The Commission on Decolonization launched its first community conversations meeting at Senator Angel Santos Park in Hagåtña on Monday where island residents were invited to discuss Guam’s yet-to-be scheduled political status referendum.
Monday’s gathering at Santos Park, or Latte Stone Park, was the first in a series of 108 meetings scheduled throughout this year, as the commission works to educate the island on its decolonization efforts.
Several government officials and island leaders, including Guam Delegate Madeleine Bordallo and Sen. Rory Respicio, D-Agana Heights, attended the inaugural event. Both politicians are running for re-election.
The idea behind the community meetings, Respicio said, was to get everyone in the right frame of mind regarding decolonization and what the three political status options mean for Guam.
Representatives from each of the commission’s three task forces were there to answer the public’s questions and give brief presentations about the three political status options: independence, statehood or free association.
Miyah Max, 19, a Guam Community College student, said she wanted to attend the meeting so she could learn more about the statehood and free association options.
The education major said she’s currently leaning toward independence. After a guest speaker spoke about decolonization and leaving the U.S. in one of her classes recently, the idea of independence resonated with her.
Many of the individuals who attended the meeting were part of the Independence for Guahan Task Force. The independence group also has been busy lately, launching its separate outreach initiative last month.
Independence member Melvin Won Pat Borja, 35, said he was pleased the commission was beginning to hold the community meetings, but said more still needs to be done from all the groups in order to reach Guam’s youth who are going to be impacted the most by the decolonization vote.
As a task force, Borja said the group has talked about reaching out to more of the high schools and hopes to continue the decolonization debates that the commission started this past spring.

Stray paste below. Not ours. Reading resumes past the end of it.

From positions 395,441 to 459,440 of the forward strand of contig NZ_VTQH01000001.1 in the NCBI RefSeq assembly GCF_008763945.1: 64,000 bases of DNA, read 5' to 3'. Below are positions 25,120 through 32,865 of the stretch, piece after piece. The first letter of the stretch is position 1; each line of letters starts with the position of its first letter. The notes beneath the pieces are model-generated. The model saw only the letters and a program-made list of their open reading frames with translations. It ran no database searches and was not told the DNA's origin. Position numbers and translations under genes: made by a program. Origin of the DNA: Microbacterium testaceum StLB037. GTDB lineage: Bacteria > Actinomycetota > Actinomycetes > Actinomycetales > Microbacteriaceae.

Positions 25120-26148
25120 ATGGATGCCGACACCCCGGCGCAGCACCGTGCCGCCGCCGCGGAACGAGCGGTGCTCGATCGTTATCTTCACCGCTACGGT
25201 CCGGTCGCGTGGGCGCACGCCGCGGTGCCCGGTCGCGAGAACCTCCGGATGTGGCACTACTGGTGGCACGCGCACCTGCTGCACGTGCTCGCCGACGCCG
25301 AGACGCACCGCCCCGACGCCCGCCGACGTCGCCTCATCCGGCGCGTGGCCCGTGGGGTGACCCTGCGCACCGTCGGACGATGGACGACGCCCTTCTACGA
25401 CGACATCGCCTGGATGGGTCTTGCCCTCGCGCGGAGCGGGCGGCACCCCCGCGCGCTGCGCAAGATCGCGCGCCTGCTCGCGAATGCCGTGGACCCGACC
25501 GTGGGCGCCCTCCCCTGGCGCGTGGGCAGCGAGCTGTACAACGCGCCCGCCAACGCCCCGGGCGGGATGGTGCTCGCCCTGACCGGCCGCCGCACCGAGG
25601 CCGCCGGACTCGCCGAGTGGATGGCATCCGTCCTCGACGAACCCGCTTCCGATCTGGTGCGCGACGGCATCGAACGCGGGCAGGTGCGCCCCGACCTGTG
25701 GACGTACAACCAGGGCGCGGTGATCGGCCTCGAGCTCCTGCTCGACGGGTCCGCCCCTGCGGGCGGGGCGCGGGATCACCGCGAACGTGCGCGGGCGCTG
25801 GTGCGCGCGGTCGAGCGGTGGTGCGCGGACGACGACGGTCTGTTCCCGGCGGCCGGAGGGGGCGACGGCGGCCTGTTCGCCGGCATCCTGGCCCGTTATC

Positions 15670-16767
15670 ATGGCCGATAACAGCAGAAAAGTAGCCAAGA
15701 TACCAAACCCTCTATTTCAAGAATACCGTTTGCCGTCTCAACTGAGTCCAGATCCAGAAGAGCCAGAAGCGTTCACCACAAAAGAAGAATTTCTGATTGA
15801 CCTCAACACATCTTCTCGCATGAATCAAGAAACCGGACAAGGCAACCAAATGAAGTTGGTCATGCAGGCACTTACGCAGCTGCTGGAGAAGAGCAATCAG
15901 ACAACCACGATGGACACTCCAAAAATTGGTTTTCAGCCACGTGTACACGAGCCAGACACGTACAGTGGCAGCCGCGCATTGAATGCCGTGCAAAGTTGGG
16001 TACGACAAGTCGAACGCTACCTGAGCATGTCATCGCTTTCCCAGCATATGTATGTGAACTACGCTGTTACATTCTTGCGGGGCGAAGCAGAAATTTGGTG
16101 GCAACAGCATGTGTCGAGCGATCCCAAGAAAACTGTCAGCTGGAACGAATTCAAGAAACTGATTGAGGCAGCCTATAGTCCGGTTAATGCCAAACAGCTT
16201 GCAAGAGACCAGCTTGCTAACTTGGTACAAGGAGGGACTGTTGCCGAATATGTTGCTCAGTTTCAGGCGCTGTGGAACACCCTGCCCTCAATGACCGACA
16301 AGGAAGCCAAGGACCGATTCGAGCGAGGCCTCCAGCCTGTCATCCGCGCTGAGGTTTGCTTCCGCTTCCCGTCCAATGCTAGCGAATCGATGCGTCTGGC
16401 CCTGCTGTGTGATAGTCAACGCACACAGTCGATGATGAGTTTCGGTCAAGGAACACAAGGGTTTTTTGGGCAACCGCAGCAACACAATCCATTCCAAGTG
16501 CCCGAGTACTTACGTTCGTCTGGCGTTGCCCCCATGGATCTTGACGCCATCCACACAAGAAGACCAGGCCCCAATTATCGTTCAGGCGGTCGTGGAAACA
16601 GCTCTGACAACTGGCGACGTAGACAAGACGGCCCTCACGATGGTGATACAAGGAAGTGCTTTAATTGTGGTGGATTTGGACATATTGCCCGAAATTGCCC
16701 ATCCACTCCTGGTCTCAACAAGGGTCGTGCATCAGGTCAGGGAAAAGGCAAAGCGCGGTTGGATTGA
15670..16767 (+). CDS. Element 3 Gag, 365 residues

As for Guam’s potential plebiscite, Borja said there shouldn’t be any rush to hold it until at least the 2020 General Election. He said the commission and task forces should specifically be working to educate those who are high school freshman and older so by the time they’re eligible to vote in 2020, they’ll be more knowledgeable about the implications of the vote.
Max, who’s a freshman in college this year, said she didn’t know anything about the plebiscite or decolonization efforts in her four years of high school. She said there should be after-school clubs dedicated to the plebiscite.
The plebiscite, which is a non-binding referendum, would measure the preferred political status of the island’s native inhabitants in regards to Guam’s future relationship with the U.S.
Gov. Eddie Calvo previously has stated that he wanted to hold a plebiscite in 2018, but earlier this year he announced his proposal to have it occur in November with the General Election.
The latter plan will not come to fruition while litigation challenging the proposed political vote is currently underway in federal court. The governor also had planned to launch the aggressive education campaign in the spring ahead of making a final decision in July, but the initiative never fully got off the ground.
Guam resident Arnold Davis, who is neither legally nor ethnically Chamorro, has challenged the local government’s proposed election because he doesn't meet the legal definition of native inhabitant.
Davis and his attorney argue that the local law limiting the vote to only Chamorro citizens is discriminatory.
The independence task force plans to hold its next general assembly on Sept. 22 at 6 p.m. in the main pavilion of Chamorro Village.
The decolonization commission’s next community conversation will occur next Monday in Agat where six conversations will be held.